THE baby at the centre of Thailand's surrogacy scandal who brought international attention to Bunbury has been granted Australian citizenship.
Twelve-month-old baby Gammy, who was born with Down syndrome, will now be eligible for Australian services such as health care.
He will also be eligible to apply for an Australian passport.
Gammy, who was also born with a heart condition, was abandoned by his Bunbury biological parents David and Wendy Farnell last year, prompting Thai authorities to shut down the country's then booming surrogacy industry.
The case of Baby Gammy made international headlines and triggered a government crackdown of the Thai surrogacy business.
The baby's surrogate mother Pattaramon Chanbua said she applied for Australian citizenship because she wanted to safeguard Gammy's future, not because she wanted to travel to Australia.
But there are not expected to be any restrictions on Ms Pattaramon travelling to Australia with Gammy.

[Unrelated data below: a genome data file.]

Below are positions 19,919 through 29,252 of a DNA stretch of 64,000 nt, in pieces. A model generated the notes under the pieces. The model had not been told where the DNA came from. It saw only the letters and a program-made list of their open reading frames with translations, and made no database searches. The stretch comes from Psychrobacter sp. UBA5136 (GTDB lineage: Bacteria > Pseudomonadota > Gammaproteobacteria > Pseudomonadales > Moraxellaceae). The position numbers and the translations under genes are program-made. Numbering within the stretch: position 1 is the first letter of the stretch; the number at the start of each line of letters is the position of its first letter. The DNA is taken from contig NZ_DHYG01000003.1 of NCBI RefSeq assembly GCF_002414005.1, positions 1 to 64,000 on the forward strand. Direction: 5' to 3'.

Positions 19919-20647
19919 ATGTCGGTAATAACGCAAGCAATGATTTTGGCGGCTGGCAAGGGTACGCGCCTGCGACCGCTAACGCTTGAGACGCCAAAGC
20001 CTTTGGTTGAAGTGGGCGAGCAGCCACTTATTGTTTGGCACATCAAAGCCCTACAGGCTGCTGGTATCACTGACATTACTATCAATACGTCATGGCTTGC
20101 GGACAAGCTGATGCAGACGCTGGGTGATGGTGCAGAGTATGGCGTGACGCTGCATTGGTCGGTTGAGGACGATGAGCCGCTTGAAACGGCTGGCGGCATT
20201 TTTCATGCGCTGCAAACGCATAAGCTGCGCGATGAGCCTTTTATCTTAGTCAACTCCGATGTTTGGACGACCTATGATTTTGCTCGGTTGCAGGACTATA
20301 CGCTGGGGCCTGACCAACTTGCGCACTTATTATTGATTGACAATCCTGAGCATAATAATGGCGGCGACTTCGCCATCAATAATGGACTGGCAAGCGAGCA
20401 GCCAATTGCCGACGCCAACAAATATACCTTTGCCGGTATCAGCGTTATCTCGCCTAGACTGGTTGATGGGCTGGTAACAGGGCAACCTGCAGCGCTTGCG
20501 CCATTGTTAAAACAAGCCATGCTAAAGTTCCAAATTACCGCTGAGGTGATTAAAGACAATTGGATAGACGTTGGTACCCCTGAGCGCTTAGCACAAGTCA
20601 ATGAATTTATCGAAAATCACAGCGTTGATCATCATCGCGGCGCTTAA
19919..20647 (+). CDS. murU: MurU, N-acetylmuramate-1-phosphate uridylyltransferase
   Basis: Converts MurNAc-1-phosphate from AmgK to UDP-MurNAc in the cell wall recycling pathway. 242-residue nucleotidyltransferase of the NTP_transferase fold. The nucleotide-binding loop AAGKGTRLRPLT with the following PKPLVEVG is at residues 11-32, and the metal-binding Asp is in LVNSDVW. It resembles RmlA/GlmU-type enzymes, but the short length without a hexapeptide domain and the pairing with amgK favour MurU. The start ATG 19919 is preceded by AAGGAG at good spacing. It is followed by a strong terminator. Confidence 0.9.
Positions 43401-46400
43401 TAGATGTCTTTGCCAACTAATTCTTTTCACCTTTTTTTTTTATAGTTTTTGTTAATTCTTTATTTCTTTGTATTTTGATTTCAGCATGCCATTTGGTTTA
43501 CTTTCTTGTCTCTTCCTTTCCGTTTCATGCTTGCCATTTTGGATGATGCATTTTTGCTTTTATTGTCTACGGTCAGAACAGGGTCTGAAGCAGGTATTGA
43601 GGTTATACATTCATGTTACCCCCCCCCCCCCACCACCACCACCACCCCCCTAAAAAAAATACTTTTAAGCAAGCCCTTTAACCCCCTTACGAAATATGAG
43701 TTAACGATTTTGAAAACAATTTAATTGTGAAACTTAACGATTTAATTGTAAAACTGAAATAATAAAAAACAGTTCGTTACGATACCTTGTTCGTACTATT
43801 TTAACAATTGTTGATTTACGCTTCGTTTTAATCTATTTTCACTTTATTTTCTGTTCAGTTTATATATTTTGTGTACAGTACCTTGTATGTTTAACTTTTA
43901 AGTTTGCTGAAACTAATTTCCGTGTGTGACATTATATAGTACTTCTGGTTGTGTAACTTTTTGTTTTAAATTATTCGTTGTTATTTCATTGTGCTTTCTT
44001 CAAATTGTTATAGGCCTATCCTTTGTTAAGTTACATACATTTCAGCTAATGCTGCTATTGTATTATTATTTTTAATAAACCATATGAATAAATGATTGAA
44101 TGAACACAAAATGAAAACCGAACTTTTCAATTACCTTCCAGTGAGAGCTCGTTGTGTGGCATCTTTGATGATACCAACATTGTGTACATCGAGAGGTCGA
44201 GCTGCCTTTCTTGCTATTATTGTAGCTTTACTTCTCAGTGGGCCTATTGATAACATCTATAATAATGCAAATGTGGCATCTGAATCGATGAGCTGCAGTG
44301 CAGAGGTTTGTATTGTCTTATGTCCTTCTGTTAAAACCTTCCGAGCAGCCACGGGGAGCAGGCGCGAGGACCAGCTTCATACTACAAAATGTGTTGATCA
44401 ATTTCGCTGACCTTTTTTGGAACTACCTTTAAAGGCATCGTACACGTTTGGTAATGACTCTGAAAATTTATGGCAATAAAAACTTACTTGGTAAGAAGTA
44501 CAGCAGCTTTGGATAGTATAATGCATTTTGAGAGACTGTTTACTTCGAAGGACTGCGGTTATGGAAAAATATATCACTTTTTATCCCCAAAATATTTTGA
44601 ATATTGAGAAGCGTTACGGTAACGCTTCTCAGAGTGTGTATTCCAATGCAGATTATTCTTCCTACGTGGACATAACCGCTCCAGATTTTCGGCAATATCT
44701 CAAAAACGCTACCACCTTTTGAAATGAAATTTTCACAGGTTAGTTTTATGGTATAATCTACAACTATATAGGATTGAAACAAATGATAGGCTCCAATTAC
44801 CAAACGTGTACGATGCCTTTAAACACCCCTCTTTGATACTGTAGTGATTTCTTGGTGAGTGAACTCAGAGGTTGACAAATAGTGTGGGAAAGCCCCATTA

Mr and Mrs Farnell have been allowed by Western Australian authorities to keep Gammy's twin sister Pipah, with strict conditions, despite Mr Farnell's previous convictions for child sex offences.
Gammy was automatically eligible to become an Australian citizen because Mr Farnell's sperm was used, making him the biological parent.
Ms Pattaramon bitterly criticised the Farnells after they left Thailand with Pipah, saying she was still owed money by the Bunbury couple.
However, Mr and Mrs Farnell said Ms Pattaramon had misled the world over the situation and in a statement to the Bunbury Mail through a family friend, they said the allegations that they abandoned baby Gammy were lies.
Gammy was critically unwell at the time.
When Fairfax Media revealed Gammy's plight people around the world rushed to donate more than $240,000.
The money is managed by the Australian charity Hands Across the Water which recently provided a new house for Ms Pattaramon's family in Chonburi, 90 kilometres south of Bangkok.
Gammy turned one on December 23 last year.
He has been regularly visiting a Thai hospital with his bills paid by donated money through Hands Across the Water.
Legislation has been drafted by Thailand's military junta that will ban surrogacy except involving family members with penalties of up to 10 years jail for violators of the law.